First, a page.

The Institute for Apprenticeships and Technical Education is looking for independent peer reviewerswith experience and understanding of UK employment and education structures. They are particularly looking for expertise in engineering and construction occupations to assist with work on T Levels and HTQs in 2021, as well as the follow up to the Engineering Route Review currently underway.
Contracted reviewers share their sector knowledge and experience and make sure qualifications meet the needs of employers and learners. They also receive a fee.
to become a peer reviewer
You should have occupational or academic expertise, largely in the UK, perhaps as a line manager, trainer or technical expert, with enthusiasm for developing people and qualifications. It may be helpful if you have encountered UK training or qualification specifications before, but this is not essential. Peer reviewers must not be members of active Trailblazer groups or comment on any qualification or apprenticeship they have been involved in developing.
The role of the peer reviewer
Peer reviewers use their experience and expertise to provide high quality comments on qualification and apprenticeship content. They focus on key quality criteria set by the Institute. A key focus is whether the learner would reach the level of occupational competence appropriate to the qualification and whether the proposed assessment would be valid and reliable. These comments inform the recommendations Institute officials make to the Institute’s Board as part of the approvals process. The peer reviewer’s comments are anonymised prior to distribution and the Institute protects the identity of its reviewers.
The workload for a peer reviewer who has a contract with the Institute is highly flexible and can range from one or two submissions up to several a year. Each review takes typically up to four hours (for which our contracted reviewers receive a fee). A review takes the form of answers to questions about the submission and seeks your views based on your experience. You are asked to give examples to support your comments wherever possible.
What peer reviewers review:
Higher technical qualifications (HTQs)
In its July 2020 consultation response “Reforming Higher Technical Education” the Department for Education announced a new role for the Institute in ensuring higher level technical qualifications (HTQs, level 4 and 5) are high quality and meet employer needs.
The Institute’s delivery of this function will see the introduction of a new national approval scheme that recognises and clearly signals which level 4-5 qualifications provide the knowledge, skills and behaviours employers want. The Institute began with a range of digital HTQs (levels 4 and 5) and are continuing with construction and health & science qualifications later this year and are keen to recruit additional peer reviewers.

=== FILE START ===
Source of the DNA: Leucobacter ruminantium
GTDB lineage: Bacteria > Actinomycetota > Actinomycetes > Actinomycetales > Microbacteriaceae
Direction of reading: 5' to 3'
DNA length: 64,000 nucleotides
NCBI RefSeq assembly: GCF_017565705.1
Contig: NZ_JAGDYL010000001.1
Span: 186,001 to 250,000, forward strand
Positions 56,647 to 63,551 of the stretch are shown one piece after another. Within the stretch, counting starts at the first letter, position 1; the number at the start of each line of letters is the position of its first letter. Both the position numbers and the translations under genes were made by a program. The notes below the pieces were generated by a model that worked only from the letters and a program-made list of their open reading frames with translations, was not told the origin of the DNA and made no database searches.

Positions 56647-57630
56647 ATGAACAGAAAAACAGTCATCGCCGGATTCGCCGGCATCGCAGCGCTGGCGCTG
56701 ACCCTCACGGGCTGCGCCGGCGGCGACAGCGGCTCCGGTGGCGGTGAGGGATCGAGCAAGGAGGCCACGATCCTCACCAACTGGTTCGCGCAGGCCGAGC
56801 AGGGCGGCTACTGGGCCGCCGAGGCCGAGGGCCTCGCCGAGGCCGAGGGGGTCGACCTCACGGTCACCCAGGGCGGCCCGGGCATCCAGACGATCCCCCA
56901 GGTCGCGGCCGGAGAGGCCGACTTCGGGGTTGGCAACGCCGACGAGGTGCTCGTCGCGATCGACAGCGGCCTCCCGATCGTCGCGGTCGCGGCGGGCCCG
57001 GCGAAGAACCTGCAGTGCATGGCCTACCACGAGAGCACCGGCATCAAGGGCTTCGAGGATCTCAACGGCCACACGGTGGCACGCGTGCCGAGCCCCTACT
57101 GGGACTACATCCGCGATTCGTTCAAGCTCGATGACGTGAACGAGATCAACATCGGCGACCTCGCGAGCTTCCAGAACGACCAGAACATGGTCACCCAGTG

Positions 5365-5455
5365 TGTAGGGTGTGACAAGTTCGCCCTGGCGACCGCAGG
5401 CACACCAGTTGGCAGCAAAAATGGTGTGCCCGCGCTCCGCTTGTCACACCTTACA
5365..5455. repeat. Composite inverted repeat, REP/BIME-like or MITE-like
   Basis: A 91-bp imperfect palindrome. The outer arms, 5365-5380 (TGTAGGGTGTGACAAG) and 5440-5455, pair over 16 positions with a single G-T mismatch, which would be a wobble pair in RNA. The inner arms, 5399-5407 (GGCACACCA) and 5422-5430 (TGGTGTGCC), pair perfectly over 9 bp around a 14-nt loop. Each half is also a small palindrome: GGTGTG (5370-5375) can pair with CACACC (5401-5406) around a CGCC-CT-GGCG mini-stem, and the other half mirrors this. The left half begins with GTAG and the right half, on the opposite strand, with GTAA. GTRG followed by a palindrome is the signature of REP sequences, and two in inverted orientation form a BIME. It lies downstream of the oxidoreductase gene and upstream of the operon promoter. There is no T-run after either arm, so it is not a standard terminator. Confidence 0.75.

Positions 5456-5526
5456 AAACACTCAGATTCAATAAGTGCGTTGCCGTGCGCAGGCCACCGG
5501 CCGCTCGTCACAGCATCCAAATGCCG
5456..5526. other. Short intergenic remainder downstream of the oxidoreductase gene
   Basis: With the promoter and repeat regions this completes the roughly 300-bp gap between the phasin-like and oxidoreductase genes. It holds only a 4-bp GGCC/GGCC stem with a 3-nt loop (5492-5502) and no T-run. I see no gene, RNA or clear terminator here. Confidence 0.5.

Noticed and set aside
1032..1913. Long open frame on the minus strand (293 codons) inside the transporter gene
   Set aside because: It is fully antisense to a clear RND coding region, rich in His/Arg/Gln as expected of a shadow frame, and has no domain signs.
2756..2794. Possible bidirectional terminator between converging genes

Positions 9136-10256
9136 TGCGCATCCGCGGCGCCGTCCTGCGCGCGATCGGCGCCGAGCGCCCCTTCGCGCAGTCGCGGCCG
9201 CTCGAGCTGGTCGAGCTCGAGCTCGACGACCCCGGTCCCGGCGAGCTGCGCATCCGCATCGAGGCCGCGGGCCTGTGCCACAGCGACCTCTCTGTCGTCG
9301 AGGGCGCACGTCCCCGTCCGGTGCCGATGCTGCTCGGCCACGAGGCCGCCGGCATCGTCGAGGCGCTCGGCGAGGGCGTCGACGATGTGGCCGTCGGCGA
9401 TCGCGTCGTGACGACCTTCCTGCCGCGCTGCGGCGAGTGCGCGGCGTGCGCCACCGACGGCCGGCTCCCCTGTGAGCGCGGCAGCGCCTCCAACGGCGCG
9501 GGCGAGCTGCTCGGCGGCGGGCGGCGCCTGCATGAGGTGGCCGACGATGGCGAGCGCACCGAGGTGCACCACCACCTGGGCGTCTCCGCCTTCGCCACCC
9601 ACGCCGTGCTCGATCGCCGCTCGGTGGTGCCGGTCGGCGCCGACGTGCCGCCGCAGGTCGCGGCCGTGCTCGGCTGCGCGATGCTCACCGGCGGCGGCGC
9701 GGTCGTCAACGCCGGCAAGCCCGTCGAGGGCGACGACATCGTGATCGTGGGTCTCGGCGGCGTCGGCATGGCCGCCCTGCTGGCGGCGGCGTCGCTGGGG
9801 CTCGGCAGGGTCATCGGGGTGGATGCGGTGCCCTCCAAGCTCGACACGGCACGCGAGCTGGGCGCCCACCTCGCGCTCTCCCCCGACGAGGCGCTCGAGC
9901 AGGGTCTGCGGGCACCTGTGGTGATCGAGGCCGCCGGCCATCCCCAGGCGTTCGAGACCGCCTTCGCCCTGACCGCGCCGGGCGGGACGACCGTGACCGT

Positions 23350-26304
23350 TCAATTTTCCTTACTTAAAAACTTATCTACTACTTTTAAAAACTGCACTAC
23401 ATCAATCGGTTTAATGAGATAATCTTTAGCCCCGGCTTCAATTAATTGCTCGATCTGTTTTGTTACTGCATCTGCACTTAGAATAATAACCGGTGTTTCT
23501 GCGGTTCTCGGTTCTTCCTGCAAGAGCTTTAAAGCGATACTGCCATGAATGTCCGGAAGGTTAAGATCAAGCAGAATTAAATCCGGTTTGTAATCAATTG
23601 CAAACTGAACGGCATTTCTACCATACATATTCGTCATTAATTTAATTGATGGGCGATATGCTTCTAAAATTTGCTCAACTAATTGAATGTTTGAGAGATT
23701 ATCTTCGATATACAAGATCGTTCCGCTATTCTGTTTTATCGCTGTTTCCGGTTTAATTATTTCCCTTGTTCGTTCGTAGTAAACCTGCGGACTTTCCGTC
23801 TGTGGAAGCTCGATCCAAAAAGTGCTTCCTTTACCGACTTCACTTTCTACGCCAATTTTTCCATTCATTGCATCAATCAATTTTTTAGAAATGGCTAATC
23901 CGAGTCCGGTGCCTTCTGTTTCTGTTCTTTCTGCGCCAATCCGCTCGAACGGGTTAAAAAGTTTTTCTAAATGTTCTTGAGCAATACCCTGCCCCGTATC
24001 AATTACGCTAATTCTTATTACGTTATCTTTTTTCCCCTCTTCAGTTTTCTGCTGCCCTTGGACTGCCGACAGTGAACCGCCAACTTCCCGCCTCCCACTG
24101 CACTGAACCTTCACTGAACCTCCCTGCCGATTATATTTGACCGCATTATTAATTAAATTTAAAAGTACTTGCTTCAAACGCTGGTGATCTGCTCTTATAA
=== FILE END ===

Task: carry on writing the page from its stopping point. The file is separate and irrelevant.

In 2019 the Institute took on responsibility for developing and approving T Level qualifications which provide the knowledge and experience needed to open the door into skilled employment, further study or an apprenticeship. These are new two-year courses of study which will follow GCSEs and are the equivalent to three A Levels (Level 3).
Both the outline content and the technical qualifications developed by an awarding organisation (AO) are approved by the Institute, and reviewed by peer reviewers, with the Institute’s route panels of employers having a central role in making sure that the qualifications will meet the needs of businesses and learners.
A core role of the Institute is to be the guardian of quality for apprenticeship standards and assessment plans (Levels 2-7). An apprenticeship standard describes an occupation and the knowledge, skills and behaviours that need to be developed to demonstrate full competence in that occupation and meets set criteria. Employers lead the development and the Institute manages the approval of apprenticeships, which includes peer review. Apprenticeships are evaluated through an end point assessment (EPA) which is also peer reviewed and is externally quality assured.
A statutory responsibility of the Institute is to regularly review the 15 occupational routes, and the individual standards within them, to make sure apprenticeship and technical education provision is high quality and that employer demand is being met. The Institute is currently conducting reviews in several routes and further route reviews will follow.
To register your interest, or for more details, please email IFA.PeerReview@education.gov.uk.